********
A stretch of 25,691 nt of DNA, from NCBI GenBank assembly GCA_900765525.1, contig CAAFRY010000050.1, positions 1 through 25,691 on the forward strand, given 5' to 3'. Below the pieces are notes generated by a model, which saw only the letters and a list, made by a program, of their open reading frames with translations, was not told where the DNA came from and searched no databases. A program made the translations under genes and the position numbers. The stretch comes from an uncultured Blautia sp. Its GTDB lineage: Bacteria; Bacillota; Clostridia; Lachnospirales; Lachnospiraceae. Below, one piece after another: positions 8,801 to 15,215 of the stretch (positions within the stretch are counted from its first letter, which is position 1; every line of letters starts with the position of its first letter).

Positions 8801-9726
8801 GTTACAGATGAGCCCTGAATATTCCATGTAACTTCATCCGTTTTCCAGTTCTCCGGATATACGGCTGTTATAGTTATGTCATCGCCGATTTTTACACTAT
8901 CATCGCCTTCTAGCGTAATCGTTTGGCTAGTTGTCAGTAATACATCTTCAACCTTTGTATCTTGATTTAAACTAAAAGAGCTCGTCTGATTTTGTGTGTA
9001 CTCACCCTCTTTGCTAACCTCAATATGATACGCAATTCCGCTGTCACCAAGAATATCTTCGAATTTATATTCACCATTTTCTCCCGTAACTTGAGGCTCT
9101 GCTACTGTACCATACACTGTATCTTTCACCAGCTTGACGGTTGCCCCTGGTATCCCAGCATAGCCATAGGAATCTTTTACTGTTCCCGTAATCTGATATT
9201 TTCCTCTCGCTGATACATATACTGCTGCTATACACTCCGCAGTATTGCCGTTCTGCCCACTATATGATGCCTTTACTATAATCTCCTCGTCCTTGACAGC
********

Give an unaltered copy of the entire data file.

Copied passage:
A stretch of 25,691 nt of DNA, from NCBI GenBank assembly GCA_900765525.1, contig CAAFRY010000050.1, positions 1 through 25,691 on the forward strand, given 5' to 3'. Below the pieces are notes generated by a model, which saw only the letters and a list, made by a program, of their open reading frames with translations, was not told where the DNA came from and searched no databases. A program made the translations under genes and the position numbers. The stretch comes from an uncultured Blautia sp. Its GTDB lineage: Bacteria; Bacillota; Clostridia; Lachnospirales; Lachnospiraceae. Below, one piece after another: positions 8,801 to 15,215 of the stretch (positions within the stretch are counted from its first letter, which is position 1; every line of letters starts with the position of its first letter).

Positions 8801-9726
8801 GTTACAGATGAGCCCTGAATATTCCATGTAACTTCATCCGTTTTCCAGTTCTCCGGATATACGGCTGTTATAGTTATGTCATCGCCGATTTTTACACTAT
8901 CATCGCCTTCTAGCGTAATCGTTTGGCTAGTTGTCAGTAATACATCTTCAACCTTTGTATCTTGATTTAAACTAAAAGAGCTCGTCTGATTTTGTGTGTA
9001 CTCACCCTCTTTGCTAACCTCAATATGATACGCAATTCCGCTGTCACCAAGAATATCTTCGAATTTATATTCACCATTTTCTCCCGTAACTTGAGGCTCT
9101 GCTACTGTACCATACACTGTATCTTTCACCAGCTTGACGGTTGCCCCTGGTATCCCAGCATAGCCATAGGAATCTTTTACTGTTCCCGTAATCTGATATT
9201 TTCCTCTCGCTGATACATATACTGCTGCTATACACTCCGCAGTATTGCCGTTCTGCCCACTATATGATGCCTTTACTATAATCTCCTCGTCCTTGACAGC